179061 How to reduce the burden of disease in the United States through increased vitamin D3

Monday, October 27, 2008: 5:10 PM

William B. Grant, PhD , SUNARC, San Francisco, CA
Cedric F. Garland, DrPH, FACE , Dept of Family and Preventive Medicine, University of California San Diego, La Jolla, CA
Edward D. Gorham, PhD , Dept of Family and Preventive Medicine, University of California San Diego, La Jolla, CA
Sharif B. Mohr, MPH , Department of Family and Preventive Medicine, University of California San Diego, La Jolla, CA
The health benefits of vitamin D3 now encompass prevention of fractures, about 20 types of cancer, infectious diseases such as gastroenteritis, influenza, septicemia and tuberculosis, autoimmune diseases such as type 1 diabetes mellitus and multiple sclerosis, and metabolic diseases such as diabetes, coronary heart disease, hypertension, and stroke. While these benefits have been found largely through ecological and observational studies, a number of these benefits have also been confirmed in randomized controlled trials providing that the vitamin D3 doses were large enough.

Observational and randomized controlled trial studies have found that it takes at least 1000-2000 IU of vitamin D3 and serum 25-hydroxyvitamin D3 (calcidiol) levels of 40-60 ng/mL (100-150 nmol/L) for substantial benefits. 1100 IU/day can raise serum calcidiol by about 10 ng/mL. In the United States, people obtain most of their vitamin D3 from solar ultraviolet-B (UVB) irradiance, with about 250-300 International Units (IU) coming from dietary sources and some from supplements.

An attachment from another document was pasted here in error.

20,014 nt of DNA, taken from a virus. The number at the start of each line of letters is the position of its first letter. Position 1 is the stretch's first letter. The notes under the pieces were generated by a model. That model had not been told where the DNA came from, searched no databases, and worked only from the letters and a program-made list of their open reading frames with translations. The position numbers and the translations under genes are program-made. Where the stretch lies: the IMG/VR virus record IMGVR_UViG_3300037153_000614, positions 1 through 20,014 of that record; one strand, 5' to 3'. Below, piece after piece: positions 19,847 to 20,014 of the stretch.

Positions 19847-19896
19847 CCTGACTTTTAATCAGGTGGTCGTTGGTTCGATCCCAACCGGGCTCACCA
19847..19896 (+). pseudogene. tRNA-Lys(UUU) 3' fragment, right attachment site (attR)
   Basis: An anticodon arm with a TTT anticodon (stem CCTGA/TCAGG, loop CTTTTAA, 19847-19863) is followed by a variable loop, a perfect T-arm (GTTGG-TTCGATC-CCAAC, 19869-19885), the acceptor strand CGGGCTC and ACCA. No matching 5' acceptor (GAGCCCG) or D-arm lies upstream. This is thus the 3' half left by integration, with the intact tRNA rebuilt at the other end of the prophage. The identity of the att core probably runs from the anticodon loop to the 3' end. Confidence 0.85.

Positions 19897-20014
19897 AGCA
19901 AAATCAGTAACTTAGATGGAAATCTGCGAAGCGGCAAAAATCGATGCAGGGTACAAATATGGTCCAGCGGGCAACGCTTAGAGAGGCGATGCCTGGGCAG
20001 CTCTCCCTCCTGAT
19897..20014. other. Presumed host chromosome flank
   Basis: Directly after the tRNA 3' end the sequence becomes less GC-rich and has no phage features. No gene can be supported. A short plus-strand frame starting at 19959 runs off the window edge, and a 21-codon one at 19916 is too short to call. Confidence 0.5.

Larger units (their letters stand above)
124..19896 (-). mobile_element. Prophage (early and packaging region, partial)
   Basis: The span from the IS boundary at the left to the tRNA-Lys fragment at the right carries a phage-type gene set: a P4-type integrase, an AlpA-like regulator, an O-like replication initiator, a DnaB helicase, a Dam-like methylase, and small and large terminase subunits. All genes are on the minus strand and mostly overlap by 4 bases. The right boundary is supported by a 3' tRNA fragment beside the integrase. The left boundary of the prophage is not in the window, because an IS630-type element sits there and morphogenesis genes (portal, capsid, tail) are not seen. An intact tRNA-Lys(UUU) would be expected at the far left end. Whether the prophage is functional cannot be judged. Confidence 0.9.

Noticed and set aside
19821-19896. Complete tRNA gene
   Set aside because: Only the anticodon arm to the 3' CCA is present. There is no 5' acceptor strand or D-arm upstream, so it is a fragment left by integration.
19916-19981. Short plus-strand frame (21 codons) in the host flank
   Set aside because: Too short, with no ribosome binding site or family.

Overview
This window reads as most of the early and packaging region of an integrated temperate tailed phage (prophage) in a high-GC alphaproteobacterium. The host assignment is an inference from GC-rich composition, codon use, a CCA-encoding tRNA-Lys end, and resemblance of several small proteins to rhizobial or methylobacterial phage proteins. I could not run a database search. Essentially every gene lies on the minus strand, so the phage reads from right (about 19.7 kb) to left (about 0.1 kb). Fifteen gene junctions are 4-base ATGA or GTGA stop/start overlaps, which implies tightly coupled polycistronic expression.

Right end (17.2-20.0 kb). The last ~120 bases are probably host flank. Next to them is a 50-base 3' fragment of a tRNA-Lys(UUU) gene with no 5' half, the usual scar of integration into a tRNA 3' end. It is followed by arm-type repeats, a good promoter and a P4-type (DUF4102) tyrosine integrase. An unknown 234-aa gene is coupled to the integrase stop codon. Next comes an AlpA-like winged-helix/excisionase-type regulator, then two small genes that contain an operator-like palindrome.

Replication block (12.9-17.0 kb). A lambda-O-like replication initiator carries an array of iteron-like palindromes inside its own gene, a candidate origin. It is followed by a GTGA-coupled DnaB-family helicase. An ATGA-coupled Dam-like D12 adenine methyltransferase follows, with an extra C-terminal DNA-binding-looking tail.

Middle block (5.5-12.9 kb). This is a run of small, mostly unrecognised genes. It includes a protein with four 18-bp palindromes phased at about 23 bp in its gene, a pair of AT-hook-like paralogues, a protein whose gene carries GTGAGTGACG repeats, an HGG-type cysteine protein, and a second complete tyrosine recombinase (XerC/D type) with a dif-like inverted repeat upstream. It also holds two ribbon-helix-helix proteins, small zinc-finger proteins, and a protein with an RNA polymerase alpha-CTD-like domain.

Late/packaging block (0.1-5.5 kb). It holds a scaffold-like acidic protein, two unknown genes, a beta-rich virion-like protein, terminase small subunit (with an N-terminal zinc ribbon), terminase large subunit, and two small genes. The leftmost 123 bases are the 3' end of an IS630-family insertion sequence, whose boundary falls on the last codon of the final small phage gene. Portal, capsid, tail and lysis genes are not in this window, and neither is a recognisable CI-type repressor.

There are some relatively small risks associated with increasing serum calcidiol levels. Increased UV irradiance increases the risk of skin cancer and melanoma. Increased serum calcidiol levels can lead to the formation of kidney stones through increased absorption of calcium.

Our objective is to estimate how much the economic burden of disease could be reduced in the United States if everyone obtained enough vitamin D3 to increase serum calcidiol levels to 40-60 ng/mL.

Learning Objectives:
List the vitamin D-sensitive diseases. List the vitamin D dose-disease response relations for selected diseases. Describe how a vitamin D advocacy program can greatly improve health and reduce the burden of disease.

Keywords: Cancer Prevention, Infectious Diseases

Presenting author's disclosure statement:

Qualified on the content I am responsible for because: I do research on the topic and publish accordingly.
Any relevant financial relationships? No

I agree to comply with the American Public Health Association Conflict of Interest and Commercial Support Guidelines, and to disclose to the participants any off-label or experimental uses of a commercial product or service discussed in my presentation.